Despite Hong Kong's intense urbanisation, it has tried to promote a green environment, and recent growing public concern has prompted the severe restriction of further land reclamation from Victoria Harbour. Environmental awareness is growing as Hong Kong suffers from increasing pollution compounded by its geography and tall buildings. Approximately 80% of the city's smog originates from other parts of the Pearl River Delta.
In the Köppen–Geiger classification system, Hong Kong has a humid subtropical climate (Cwa), though it is situated 128 kilometres (80 mi) south of the Tropic of Cancer. Summer is hot and humid with occasional showers and thunderstorms, and warm air coming from the southwest. Typhoons most often occur in summer, sometimes resulting in flooding or landslides. Winters are mild and usually start sunny, becoming cloudier towards February; the occasional cold front brings strong, cooling winds from the north. The most temperate seasons are spring, which can be changeable, and autumn, which is generally sunny and dry. Snowfall is extremely rare, and usually occurs in areas of high elevation. Hong Kong averages 1,709 hours of sunshine per year, while the highest and lowest ever recorded temperatures at the Hong Kong Observatory are 36.6 °C (97.9 °F) on 22 August 2017 and 0.0 °C (32.0 °F) on 18 January 1893, respectively. The highest and lowest ever recorded temperatures across all of Hong Kong, on the other hand, are 38.4 °C (101 °F) at Waglan Island in June 1991 and −6.0 °C (21.2 °F) at Tai Mo Shan on 24 January 2016, respectively.
|Climate data for Hong Kong (Hong Kong Observatory), normals 1981–2010, extremes 1884–1939 and 1947–present|
|Record high °C (°F)||26.9
|Mean maximum °C (°F)||23.7
|Average high °C (°F)||18.6
|Daily mean °C (°F)||16.3
|Average low °C (°F)||14.5
|Mean minimum °C (°F)||9.1
|Record low °C (°F)||0.0
|Average rainfall mm (inches)||24.7
|Average rainy days (≥ 0.1 mm)||5.37||9.07||10.90||12.00||14.67||19.07||17.60||16.93||14.67||7.43||5.47||4.47||137.65|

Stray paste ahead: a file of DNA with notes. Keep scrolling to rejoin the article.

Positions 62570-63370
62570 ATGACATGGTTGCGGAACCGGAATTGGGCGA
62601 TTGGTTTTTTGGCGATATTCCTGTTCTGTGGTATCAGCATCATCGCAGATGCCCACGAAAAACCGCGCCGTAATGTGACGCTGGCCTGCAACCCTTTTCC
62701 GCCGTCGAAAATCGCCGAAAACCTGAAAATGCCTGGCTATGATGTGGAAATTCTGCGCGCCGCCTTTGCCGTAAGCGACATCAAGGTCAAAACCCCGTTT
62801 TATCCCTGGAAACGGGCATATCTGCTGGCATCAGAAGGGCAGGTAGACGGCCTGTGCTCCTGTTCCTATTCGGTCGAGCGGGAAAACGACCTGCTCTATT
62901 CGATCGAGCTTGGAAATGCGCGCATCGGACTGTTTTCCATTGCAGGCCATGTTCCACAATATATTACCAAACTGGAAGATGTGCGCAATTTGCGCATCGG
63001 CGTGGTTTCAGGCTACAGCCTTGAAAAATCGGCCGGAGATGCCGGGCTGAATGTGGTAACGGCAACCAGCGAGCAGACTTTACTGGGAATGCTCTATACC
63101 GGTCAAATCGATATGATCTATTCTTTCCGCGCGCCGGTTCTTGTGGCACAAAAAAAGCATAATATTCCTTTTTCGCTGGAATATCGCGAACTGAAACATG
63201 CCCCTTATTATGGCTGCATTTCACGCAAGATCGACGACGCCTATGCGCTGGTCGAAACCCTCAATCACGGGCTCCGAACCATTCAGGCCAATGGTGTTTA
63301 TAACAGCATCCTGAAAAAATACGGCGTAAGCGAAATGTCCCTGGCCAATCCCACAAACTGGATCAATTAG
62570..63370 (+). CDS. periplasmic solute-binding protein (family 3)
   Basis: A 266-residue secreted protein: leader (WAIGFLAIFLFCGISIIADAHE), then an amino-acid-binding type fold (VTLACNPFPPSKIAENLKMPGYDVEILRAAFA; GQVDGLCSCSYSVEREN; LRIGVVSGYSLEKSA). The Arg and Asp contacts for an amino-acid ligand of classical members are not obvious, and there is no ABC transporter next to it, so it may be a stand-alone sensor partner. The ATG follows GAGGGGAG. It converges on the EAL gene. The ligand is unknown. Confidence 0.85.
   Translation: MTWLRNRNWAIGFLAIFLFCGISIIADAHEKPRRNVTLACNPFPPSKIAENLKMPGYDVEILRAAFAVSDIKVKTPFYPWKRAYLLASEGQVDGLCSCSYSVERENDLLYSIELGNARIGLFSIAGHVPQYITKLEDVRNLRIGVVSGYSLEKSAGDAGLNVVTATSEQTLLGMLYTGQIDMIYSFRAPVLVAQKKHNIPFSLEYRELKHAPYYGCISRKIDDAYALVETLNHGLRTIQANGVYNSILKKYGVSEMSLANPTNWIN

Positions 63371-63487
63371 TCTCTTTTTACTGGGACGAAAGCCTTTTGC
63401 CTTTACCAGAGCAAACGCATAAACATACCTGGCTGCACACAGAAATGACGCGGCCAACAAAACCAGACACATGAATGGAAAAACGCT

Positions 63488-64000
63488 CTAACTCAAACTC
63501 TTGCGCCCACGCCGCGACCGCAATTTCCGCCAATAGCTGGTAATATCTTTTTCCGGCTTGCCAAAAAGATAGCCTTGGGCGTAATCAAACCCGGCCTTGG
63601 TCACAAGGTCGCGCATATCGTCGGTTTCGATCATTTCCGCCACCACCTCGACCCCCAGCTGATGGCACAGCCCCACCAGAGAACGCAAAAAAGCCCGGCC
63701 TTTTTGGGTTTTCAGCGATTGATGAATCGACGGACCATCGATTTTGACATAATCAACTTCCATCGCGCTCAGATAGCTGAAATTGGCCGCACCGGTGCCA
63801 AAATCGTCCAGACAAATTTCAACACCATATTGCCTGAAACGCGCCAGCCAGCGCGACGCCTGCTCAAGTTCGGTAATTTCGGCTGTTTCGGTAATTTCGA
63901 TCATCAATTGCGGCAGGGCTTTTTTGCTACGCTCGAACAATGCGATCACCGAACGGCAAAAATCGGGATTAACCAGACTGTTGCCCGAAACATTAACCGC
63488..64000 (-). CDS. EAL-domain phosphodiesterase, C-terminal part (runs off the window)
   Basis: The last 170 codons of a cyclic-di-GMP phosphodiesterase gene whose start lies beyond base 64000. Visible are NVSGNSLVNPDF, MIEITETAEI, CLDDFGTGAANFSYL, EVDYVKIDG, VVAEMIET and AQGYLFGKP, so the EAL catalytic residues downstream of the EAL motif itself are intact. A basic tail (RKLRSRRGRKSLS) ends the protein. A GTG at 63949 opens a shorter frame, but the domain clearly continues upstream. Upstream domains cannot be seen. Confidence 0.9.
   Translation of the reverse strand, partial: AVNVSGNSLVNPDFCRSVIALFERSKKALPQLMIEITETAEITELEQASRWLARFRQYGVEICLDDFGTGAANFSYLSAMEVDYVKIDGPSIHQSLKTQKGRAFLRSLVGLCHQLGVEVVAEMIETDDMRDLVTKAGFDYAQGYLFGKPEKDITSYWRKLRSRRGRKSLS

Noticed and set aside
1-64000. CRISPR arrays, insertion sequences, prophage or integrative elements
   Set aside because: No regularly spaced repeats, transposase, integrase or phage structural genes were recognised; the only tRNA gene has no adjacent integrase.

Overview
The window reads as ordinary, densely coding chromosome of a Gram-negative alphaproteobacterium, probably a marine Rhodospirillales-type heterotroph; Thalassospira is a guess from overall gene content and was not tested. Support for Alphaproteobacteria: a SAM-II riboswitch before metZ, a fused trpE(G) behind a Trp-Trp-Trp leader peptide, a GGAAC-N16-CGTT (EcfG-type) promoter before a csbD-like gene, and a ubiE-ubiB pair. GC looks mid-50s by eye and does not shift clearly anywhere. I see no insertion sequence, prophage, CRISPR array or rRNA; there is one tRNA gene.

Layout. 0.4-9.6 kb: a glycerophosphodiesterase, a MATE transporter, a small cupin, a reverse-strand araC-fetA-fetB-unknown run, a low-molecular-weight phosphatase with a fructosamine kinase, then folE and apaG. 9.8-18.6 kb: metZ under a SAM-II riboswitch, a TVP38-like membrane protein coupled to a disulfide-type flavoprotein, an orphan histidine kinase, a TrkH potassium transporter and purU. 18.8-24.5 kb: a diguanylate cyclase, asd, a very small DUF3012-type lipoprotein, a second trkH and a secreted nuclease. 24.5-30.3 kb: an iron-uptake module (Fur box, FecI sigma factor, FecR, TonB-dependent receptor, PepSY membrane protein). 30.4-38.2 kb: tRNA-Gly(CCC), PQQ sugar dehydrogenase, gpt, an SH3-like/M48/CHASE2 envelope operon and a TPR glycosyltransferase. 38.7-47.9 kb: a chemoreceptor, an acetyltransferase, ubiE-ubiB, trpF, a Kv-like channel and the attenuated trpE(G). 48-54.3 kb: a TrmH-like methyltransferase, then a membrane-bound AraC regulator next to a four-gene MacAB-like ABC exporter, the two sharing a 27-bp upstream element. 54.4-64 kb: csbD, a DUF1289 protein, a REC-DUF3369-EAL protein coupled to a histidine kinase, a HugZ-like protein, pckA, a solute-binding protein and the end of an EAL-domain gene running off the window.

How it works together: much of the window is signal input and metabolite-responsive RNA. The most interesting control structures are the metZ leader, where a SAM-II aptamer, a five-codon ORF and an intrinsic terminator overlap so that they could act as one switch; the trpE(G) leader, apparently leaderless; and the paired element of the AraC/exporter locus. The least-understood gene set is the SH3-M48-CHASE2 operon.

|Average relative humidity (%)||74||80||82||83||83||82||81||81||78||73||71||69||78.0|
|Mean monthly sunshine hours||143.0||94.2||90.8||101.7||140.4||146.1||212.0||188.9||172.3||193.9||180.1||172.2||1,835.6|
|Percent possible sunshine||42||29||24||27||34||36||51||47||47||54||54||51||42|
|Source: Hong Kong Observatory|
|Climate data for Hong Kong|
|Average sea temperature °C (°F)||19.1
|Mean daily daylight hours||11.0||11.0||12.0||13.0||13.0||13.0||13.0||13.0||12.0||12.0||11.0||11.0||12.1|
|Average Ultraviolet index||7||9||11||11+||11+||11+||11+||11+||11||9||7||7||9.7|
|Source: Weather Atlas |
There are 1,223 skyscrapers in Hong Kong, the most in the world, with more buildings taller than 500 feet (150 m) than any other city. The high density and tall skyline of Hong Kong's urban area is due to a lack of available sprawl space, with the average distance from the harbourfront to the steep hills of Hong Kong Island at 1.3 km (0.81 mi), much of it reclaimed land. This lack of space causes demand for dense, high-rise offices and housing. Thirty-six of the world's 100 tallest residential buildings are in Hong Kong. More people in Hong Kong live or work above the 14th floor than anywhere else on Earth, making it the world's most vertical city.
As a result of the lack of space and demand for construction, few older buildings remain, and the city is becoming a centre for modern architecture. The International Commerce Centre (ICC), at 484 m (1,588 ft) high, is the tallest building in Hong Kong and the seventh tallest in the world, by height to roof measurement. The previous record holder was Tower 2 of the International Finance Centre, at 415 m (1,362 ft) high. Other recognisable skyline features include the HSBC Headquarters Building, the triangular-topped Central Plaza with its pyramid-shaped spire, The Center with its night-time multi-coloured neon light show, and I. M. Pei's Bank of China Tower with its sharp, angular façade. A Symphony of Lights is shown daily to the public, with the skyline as the backdrop for the show. Hong Kong's skyline is often regarded to be the best in the world, with the surrounding mountains and Victoria Harbour complementing the skyscrapers. Most of the oldest remaining historic structures, including the Tsim Sha Tsui Clock Tower, the Central Police Station, and the remains of Kowloon Walled City were constructed during the 19th and early 20th centuries.
There are many development plans in place, including the construction of new government buildings, waterfront redevelopment in Central, and a series of projects in West Kowloon. More high-rise development is set to take place on the other side of Victoria Harbour in Kowloon, as the 1998 closure of the nearby Kai Tak Airport lifted strict height restrictions. The Urban Renewal Authority is highly active in demolishing older areas, including the razing and redevelopment of Kwun Tong town centre, an approach which has been criticised for its impact on the cultural identity of the city and on lower-income residents.
|Sources: Census and Statistics Department, CICRED, Office for National Statistics|